UK Home Office Grants visa to 15 month-old child born in Jamaica to British resident

UK Home Office Grants visa to 15 month-old child born in Jamaica to British resident

MONTEGO BAY,  Jamaica, July 12, 2022 -  Twenty four hours after her case was highlighted by the UK Guardian in a full blown exposé, 28 year old Tiffany Ellis, a resident of the United Kingdom, who was stranded in Jamaica with her 15 month-old son, has been told by Britain's Home Office that the baby can now enter the United Kingdom.

Tiffany Ellis, 28, who has indefinite leave to remain in the UK where she has lived since the age of  eight, along with her partner Zarren Ellis, 38, and accompanied by their daughter Xianna, went to Jamaica to marry in January 2020.

The couple who live in London, became stranded in Jamaica as a result of  the Covid lockdown. The Guardian report said Tiffany became pregnant and suffered from such a severe case of constant vomiting (hyperemesis gravidarum) that she was unable to leave the house. As a result, the family had to delay their return to the UK. 

The Guardian newspaper said Tiffany gave birth to Xien on 30 April last year in Jamaica and has been trying to return to the UK ever since.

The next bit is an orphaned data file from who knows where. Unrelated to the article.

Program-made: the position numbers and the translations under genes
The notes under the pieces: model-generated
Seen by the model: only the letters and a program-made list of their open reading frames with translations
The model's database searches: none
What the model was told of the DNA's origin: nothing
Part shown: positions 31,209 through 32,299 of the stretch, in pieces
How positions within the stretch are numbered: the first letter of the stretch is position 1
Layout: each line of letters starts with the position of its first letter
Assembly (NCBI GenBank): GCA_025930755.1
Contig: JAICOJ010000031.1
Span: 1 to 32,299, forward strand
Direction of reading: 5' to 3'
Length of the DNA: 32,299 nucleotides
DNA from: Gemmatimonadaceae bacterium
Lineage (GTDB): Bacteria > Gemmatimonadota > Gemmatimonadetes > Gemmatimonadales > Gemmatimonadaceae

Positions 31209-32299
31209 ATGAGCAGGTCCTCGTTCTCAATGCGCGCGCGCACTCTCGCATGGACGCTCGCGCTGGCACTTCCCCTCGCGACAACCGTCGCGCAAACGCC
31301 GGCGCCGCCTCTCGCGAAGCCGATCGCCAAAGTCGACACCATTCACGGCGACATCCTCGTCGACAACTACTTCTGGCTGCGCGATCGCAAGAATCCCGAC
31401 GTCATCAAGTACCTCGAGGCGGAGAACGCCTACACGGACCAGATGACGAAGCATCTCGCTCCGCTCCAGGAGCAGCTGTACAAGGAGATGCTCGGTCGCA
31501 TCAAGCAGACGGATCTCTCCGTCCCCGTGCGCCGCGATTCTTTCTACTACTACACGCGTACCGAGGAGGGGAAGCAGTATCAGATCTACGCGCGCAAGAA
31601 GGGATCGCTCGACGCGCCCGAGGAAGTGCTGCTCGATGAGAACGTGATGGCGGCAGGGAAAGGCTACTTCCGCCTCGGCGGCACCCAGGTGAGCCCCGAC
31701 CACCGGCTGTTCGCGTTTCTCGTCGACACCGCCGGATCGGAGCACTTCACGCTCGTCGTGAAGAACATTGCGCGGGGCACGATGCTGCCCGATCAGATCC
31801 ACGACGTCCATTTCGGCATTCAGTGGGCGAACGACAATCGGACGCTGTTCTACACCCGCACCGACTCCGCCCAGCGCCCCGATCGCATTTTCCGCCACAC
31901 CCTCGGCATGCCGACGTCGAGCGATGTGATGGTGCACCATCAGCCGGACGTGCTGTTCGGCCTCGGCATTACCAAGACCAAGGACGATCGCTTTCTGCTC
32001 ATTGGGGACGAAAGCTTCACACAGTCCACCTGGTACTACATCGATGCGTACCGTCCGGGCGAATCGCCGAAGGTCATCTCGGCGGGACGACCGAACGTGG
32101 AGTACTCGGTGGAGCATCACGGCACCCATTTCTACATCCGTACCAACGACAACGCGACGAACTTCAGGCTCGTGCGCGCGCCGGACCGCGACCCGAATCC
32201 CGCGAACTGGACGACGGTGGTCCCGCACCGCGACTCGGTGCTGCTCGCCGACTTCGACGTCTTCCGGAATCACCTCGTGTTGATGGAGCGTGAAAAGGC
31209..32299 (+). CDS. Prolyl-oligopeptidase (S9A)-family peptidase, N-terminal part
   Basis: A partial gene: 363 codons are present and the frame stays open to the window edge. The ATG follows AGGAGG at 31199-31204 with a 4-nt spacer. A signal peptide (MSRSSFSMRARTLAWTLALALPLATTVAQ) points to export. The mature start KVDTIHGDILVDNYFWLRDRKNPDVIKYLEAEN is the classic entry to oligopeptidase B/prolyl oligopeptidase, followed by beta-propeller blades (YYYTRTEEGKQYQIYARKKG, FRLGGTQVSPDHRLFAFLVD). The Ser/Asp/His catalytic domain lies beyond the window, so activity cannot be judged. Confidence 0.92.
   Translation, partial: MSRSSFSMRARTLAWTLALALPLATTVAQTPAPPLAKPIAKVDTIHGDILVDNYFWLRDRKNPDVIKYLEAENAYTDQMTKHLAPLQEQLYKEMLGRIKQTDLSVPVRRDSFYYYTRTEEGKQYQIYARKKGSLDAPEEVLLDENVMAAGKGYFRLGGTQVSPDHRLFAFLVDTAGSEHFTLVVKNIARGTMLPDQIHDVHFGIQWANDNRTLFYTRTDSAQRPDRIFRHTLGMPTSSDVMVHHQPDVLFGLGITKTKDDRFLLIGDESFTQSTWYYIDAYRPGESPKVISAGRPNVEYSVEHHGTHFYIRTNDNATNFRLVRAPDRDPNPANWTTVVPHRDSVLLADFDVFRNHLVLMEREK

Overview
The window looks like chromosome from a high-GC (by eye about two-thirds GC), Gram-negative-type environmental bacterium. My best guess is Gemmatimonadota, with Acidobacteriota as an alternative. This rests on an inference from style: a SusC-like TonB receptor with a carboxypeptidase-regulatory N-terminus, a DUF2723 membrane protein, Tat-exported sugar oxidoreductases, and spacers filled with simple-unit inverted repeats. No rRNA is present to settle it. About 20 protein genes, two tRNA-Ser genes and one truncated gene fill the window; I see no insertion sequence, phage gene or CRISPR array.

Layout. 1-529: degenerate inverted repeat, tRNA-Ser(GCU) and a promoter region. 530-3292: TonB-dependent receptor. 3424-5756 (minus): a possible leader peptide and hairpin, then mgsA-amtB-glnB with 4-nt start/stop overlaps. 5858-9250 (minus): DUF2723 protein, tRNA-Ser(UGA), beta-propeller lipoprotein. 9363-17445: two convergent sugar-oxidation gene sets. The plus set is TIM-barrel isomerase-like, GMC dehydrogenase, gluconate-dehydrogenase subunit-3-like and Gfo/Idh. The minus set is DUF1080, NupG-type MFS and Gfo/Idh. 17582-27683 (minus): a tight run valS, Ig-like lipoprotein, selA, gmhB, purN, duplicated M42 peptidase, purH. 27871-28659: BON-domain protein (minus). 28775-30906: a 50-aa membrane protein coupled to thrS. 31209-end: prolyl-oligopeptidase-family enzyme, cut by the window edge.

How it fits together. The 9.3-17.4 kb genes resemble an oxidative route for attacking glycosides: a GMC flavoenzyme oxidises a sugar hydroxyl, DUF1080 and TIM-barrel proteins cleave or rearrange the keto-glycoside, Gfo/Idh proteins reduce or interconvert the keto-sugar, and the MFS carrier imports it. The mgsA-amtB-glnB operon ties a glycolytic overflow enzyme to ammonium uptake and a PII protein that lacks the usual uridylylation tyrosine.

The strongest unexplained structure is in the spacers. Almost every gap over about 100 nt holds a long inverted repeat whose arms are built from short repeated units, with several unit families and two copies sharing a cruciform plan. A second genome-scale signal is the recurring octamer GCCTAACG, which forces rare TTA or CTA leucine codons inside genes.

She made a visa application for the baby but last December, when Xein was about eight months old, the Home Office refused it, stating: “You currently live and study with your mother in Jamaica.”

In its letter refusing the baby's visa application, the Home Office said their decision is justified by the need to maintain an effective immigration and border control and will not have unjustifiably harsh consequences.

The refusal letter added that the baby’s life can continue as it is now in Jamaica with financial support from his mother in the UK.

Zarren had to return to London last December so that Xianna could attend school. They had to leave Tiffany and Xien in Jamaica because of the Home Office visa refusal.

Karen Doyle, of Movement For Justice, has welcomed the Home Office decision to give Xien a visa: “These kinds of unthinking inhuman decisions from the Home Office need to stop,” she said.

The Guardian quotes Home Office sources as saying that previously, the documents they requested were sent in an unreadable format. However, “Upon further evidence coming to light, we agreed to reconsider this application in May. We are awaiting additional information and once we receive it, we will consider the application carefully.”

On Tuesday a Home Office spokesperson said: “We are in contact with Ms Ellis and have now issued the child’s visa.”





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